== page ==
Date: 10/10/17 7:39 am From: Lars Per Norgren <larspernorgren...> Subject: [obol] Re: [boo] Re: Skinner's Butte "deforestation"
I never meant to dismiss the concept of restoration out-of-hand, nor
the motives of its administrators. I see it as a growth industry that should
get better over time, not repeat the same mistakes on a growing scale.
Baseline data can be collected for a very small part of most projects'
budgets, but I believe it is routinely and consciously omitted from these
projects in the interest of saving money.
I think any regular birder on Mt Tabor would agree that species diversity
has not suffered from the restoration there. It certainly makes birds easier to
see, and the undergrowth would have grown exponentially w/o intervention.
I'll bet places like Flycatcher Corner would have ceased to function as we
know them in a few more years.
The absence of ivy on Mt Tabor is something everyone takes for granted,
yet I believe it my be the result of 100s, even 1000s of hours of volunteer
work. The Rock Wren present for many days this past spring was foraging
on the bases of Douglas-firs that recently had been buried in ivy.
In the industrial world far more open landscapes and their accompanying
biota are being lost passively to afforestation than to "development", urban
sprawl, whatever you want to call it. In large areas of North America it is no
longer possible to find nesting Bobolinks, Meadowlarks, or Grasshopper
Sparrows but if you put up a birdfeeder a Black Bear will visit your house.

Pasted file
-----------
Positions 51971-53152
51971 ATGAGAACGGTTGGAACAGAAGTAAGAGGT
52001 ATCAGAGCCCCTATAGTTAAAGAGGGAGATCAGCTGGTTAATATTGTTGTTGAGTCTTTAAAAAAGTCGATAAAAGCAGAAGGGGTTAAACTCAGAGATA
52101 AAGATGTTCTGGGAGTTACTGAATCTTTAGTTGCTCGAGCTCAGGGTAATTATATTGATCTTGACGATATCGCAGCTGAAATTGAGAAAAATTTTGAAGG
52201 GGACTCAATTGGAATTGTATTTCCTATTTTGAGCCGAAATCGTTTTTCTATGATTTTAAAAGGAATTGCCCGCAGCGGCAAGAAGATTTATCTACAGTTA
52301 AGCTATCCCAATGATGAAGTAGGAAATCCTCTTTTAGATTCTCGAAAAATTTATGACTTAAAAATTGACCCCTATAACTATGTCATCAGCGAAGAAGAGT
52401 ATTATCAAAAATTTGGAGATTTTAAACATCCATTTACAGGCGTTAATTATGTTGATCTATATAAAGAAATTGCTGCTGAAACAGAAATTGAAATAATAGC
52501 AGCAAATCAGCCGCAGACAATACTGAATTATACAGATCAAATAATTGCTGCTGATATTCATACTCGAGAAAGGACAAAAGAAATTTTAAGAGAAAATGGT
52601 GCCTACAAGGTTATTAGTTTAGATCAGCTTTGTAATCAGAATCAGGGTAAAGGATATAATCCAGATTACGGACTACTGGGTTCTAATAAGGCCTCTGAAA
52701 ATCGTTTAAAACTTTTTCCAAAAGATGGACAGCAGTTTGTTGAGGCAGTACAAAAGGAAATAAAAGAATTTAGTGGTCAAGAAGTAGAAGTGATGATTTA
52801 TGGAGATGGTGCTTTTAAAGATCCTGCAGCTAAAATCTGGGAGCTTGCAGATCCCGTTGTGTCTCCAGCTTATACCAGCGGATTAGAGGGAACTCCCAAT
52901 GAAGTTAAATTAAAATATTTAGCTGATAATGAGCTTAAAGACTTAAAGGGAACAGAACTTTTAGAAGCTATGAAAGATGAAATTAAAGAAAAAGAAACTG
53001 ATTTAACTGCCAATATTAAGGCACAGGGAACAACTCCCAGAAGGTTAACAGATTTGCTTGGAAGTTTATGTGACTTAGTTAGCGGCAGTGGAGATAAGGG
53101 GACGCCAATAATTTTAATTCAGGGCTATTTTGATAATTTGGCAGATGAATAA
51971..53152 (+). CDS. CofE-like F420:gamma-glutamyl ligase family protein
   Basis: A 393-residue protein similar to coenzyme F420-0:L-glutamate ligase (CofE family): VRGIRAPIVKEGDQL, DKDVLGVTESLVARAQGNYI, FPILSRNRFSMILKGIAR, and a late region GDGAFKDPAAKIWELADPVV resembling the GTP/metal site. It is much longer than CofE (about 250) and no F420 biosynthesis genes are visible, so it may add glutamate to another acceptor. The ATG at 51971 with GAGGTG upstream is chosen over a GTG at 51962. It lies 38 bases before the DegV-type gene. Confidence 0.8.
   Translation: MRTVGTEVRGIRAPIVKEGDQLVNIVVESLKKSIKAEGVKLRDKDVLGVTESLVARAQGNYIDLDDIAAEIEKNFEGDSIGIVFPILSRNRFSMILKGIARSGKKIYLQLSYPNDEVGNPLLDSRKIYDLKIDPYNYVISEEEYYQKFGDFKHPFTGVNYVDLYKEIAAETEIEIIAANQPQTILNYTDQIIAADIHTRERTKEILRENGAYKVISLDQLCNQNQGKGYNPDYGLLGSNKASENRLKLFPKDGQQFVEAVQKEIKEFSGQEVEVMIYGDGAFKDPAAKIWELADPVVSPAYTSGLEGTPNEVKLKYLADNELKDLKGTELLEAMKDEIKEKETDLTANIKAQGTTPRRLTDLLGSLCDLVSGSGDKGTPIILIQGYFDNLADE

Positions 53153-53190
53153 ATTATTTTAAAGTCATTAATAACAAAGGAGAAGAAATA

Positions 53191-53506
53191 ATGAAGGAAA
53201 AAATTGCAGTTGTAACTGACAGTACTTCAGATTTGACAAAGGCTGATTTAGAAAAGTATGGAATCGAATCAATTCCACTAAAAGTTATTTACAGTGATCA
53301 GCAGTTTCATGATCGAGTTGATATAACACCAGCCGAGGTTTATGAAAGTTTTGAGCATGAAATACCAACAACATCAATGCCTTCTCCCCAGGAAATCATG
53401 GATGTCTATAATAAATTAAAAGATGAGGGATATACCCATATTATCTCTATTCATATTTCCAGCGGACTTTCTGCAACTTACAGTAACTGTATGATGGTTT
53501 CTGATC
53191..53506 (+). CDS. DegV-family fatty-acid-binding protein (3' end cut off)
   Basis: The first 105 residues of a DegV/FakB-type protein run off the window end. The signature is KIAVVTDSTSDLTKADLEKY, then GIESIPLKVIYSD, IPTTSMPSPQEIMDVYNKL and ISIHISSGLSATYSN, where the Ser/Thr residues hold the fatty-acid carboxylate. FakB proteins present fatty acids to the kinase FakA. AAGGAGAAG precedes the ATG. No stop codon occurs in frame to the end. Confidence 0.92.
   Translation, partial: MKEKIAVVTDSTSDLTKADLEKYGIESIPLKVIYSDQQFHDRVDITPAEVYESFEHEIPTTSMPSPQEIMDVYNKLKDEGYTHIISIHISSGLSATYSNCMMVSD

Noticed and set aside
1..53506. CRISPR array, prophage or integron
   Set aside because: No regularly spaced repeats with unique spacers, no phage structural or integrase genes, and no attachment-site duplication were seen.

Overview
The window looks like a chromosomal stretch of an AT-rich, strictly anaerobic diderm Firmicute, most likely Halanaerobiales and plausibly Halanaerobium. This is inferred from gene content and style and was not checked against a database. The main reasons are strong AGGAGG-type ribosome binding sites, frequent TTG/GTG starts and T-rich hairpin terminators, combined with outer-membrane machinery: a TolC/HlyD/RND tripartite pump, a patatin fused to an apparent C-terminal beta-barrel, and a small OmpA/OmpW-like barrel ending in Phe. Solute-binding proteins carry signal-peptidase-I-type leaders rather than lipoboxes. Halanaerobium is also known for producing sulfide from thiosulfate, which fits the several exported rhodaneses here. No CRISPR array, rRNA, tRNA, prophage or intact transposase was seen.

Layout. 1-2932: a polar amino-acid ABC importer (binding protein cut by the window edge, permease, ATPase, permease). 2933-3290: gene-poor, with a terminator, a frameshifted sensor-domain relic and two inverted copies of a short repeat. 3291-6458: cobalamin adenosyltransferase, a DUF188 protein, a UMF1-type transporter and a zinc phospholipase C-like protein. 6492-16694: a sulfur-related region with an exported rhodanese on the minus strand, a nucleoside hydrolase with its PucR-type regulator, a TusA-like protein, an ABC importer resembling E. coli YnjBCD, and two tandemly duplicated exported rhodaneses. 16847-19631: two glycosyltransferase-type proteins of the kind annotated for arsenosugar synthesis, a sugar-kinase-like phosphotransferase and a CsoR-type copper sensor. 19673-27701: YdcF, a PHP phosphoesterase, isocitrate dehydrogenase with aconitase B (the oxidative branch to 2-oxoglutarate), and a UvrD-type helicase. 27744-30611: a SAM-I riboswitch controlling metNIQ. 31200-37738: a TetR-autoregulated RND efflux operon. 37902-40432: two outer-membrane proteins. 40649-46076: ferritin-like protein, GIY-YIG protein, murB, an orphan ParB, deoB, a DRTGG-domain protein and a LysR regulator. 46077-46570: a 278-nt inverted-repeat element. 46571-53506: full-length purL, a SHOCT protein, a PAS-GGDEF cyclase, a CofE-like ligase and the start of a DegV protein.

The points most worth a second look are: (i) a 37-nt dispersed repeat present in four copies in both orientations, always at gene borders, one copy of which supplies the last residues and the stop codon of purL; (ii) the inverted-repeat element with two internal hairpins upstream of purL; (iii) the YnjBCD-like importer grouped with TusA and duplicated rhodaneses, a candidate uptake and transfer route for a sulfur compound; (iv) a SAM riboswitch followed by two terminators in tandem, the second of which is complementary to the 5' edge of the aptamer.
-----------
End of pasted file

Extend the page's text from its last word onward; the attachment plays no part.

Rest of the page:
The debate on managing forests for fire safety, the expense of reducing
fuel loads, is a major public issue, but is also a small part of a much bigger
challenge. Pretty much all landscapes outside of arid climates are being
overgrown and the logistics of reversing the process are mind boggling.
The agricultural sector is struggling to get enough workers. In a better
world where funding wouldn't even be an issue, there still is no labor
force to do the job.lpn
On Oct 9, 2017, at 8:03 PM, Wayne Hoffman wrote:
> Hi -
> I also appreciate Lars' wit and intellect, but I would like to provide a less-cynical view of "restoration."
> There are 2 philosophical approaches to "restoration" currently in play in Oregon and elsewhere (there are probably others, too).
> The first approach attempts to return land (or waters) to the conditions it was in at some "pristine" time in the past.
> The second is focused on "restoring function," meaning creating conditions where "natural processes"can maintain the area as productive habitat.
> The first depends a lot on early aerial photography, surveyor's records, journals of early explorers, etc. The biggest downfalls are a lack of appreciation for natural habitat change through time, and failure to recognize that often too much has changed for the approach to succeed.
> The second prefers to use an understanding of ecological processes and of current constraints (climate, boundary conditions, introduced biota) to design a "restored" area that will exhibit a "sustainable trajectory" maintaining a chosen set of habitat parameters stay within a desired range (often defined by the needs of selected target species). Major issues here are too-narrow definitions of desired conditions, and inadequate understanding of the ecological processes at play.
> A big problem with both is a tendency to declare success far too soon and too easily.
>> On 10/9/2017 5:30:04 PM, Joel Geier <joel.geier...> wrote: